Grandparents walk alongside their children and grandchildren. University professors, artists and intellectuals have joined. Even some members of the Iranian national soccer team wore the colour of protest – green – on their wrists while playing South Korea to a 1-1 draw earlier in the week.
It is perhaps the breadth of the opposition movement that has so far kept the demands of protestors limited and focused only on the voiding of the election. Astonishingly, this movement appears very similar in many ways that that which generated the 1979 Revolution both in terms of symbols and tactics.
The opposition, which owes its existence essentially to the activities of campaign workers in various cities, managed very quickly to rally behind of one candidate – Moussavi – and against another – Ahmadinejad. As one demonstrator said, “Those campaign nights and days caused us to meet each other and know that we have common demands.”
The congregation of crowd this time is also similar to 1979 in terms of the relative lack of sophisticated electronic media or cell phones to bring people together.
Although social networking cites like Twitter initially played a large role, the government’s efforts to block access to the internet and modern telecommunications systems have again forced people to rely on word of mouth, making “every individual a medium,” an expression often repeated in the streets.
Silent walks allow people to trade numbers, talk to each other, learn about each other’s lives, and plan for the next demonstration.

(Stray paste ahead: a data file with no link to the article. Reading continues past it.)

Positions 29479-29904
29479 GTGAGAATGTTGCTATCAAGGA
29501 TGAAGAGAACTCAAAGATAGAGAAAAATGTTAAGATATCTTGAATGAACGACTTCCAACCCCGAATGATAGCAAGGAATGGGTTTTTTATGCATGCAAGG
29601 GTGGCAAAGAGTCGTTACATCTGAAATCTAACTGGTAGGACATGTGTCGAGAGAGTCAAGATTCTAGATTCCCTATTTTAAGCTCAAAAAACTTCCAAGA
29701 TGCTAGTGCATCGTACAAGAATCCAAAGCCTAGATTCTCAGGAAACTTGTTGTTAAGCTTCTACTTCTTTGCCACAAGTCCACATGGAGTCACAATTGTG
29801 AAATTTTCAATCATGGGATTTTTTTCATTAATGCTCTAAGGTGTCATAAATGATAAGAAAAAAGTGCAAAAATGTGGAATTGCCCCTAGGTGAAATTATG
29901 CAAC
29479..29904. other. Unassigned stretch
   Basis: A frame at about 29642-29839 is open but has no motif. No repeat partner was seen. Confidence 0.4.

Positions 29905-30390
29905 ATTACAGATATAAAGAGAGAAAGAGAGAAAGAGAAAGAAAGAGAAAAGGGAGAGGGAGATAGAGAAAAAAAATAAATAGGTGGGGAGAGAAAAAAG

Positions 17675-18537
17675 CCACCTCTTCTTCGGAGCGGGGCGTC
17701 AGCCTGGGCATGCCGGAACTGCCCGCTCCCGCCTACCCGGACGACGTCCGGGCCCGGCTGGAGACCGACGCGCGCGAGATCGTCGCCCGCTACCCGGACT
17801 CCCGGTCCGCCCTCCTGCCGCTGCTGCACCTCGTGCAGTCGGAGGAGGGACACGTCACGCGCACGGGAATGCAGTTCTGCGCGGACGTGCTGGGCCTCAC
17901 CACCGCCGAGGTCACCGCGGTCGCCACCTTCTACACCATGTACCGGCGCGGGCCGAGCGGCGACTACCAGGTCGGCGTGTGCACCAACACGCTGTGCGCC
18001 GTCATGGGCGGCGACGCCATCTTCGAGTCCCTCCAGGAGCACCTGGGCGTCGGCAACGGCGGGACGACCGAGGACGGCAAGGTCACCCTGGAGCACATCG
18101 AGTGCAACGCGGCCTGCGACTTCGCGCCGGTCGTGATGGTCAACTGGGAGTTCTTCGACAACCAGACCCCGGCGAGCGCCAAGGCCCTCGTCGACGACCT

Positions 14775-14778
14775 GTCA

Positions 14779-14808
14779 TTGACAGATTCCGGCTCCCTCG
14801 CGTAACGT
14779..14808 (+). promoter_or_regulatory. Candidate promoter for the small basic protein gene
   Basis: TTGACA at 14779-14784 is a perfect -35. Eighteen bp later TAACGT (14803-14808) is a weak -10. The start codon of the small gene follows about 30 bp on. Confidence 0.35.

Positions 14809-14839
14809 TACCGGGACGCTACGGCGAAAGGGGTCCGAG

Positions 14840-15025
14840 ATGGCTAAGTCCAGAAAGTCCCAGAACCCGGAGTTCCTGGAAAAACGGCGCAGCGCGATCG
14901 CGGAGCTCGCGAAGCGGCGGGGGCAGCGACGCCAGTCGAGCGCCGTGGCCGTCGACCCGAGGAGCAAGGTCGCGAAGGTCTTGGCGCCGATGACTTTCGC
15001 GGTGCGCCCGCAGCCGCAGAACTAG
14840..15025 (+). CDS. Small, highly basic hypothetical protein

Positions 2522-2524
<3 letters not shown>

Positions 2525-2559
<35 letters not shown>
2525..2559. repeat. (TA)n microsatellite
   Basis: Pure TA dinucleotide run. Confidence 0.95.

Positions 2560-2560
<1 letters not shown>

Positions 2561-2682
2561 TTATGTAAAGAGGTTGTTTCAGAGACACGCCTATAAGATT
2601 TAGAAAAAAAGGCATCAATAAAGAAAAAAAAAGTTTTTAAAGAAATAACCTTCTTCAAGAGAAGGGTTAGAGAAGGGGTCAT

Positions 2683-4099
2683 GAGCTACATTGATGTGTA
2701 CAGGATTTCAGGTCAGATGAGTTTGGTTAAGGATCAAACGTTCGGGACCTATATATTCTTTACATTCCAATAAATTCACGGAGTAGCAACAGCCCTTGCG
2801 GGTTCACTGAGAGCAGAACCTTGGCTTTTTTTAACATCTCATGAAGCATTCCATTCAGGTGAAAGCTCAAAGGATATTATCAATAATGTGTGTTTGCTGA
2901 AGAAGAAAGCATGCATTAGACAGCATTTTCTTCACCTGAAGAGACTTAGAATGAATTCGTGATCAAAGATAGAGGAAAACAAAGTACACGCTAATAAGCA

Every night people climb to the rooftops of their buildings at exactly 10 p.m. and shout, “Allah-o Akbar” across the city, a haunting echo of the Revolution.
Even gunshots piercing the night have not prevented voices expressed in unison. This popular movement has so far received the support of Ayatollahs Mussavi Ardebili, Sanei, Amjad, Bayat, Makarem Shirazi, and of course dissident Montazeri, who, according to unconfirmed reports, has once more been placed under house arrest
Iranian bloggers are asking people to send pictures and names of plain-clothes goons that are beating people in the streets and in student dormitories. So far, the pictures of seven people have been identified, including one who shot a young man from atop a station of the basij, a feared paramilitary group that often acts as the government’s “morality police”.
The incident led to the burning of the station and the hospitalisation for severe burns of the basiji gunman.
The intent is to expose the assailants to the larger society’s eyes and conscience and shame them into inaction.
Iran’s parliament, or Majles, has itself promised an investigation into an incident earlier this week when suspected basiji invaded dormitories at Tehran University and beat suspected student leaders. An appeal by the Majles deputy speaker to name the responsible individuals led to fisticuffs in the chamber.
But with his talk on Friday, Ayatollah Khamenei placed himself solidly on the side of the government’s hard-liners, closing the path of return that the opposition had sought in calling for the voiding of the election results.
The Guardian Council has invited all candidates to participate in a meeting with the council. Latest reports suggest that neither Moussavi nor Karrubi attended the meeting.
At the same time, the police have been deployed to prevent protestors from gathering at Enqelab (Revolution) Square to march towards Azadi (Freedom) Square, the highly symbolic route that has been adopted by the opposition for the past week.
How Moussavi and Karrubi, not to mention their hundreds of thousands of supporters here, or, for that matter, the powerful Hashemi Rafsanjani, will respond remains to be seen.
*Yasaman Baji is the pseudonym of a journalist writing from Tehran.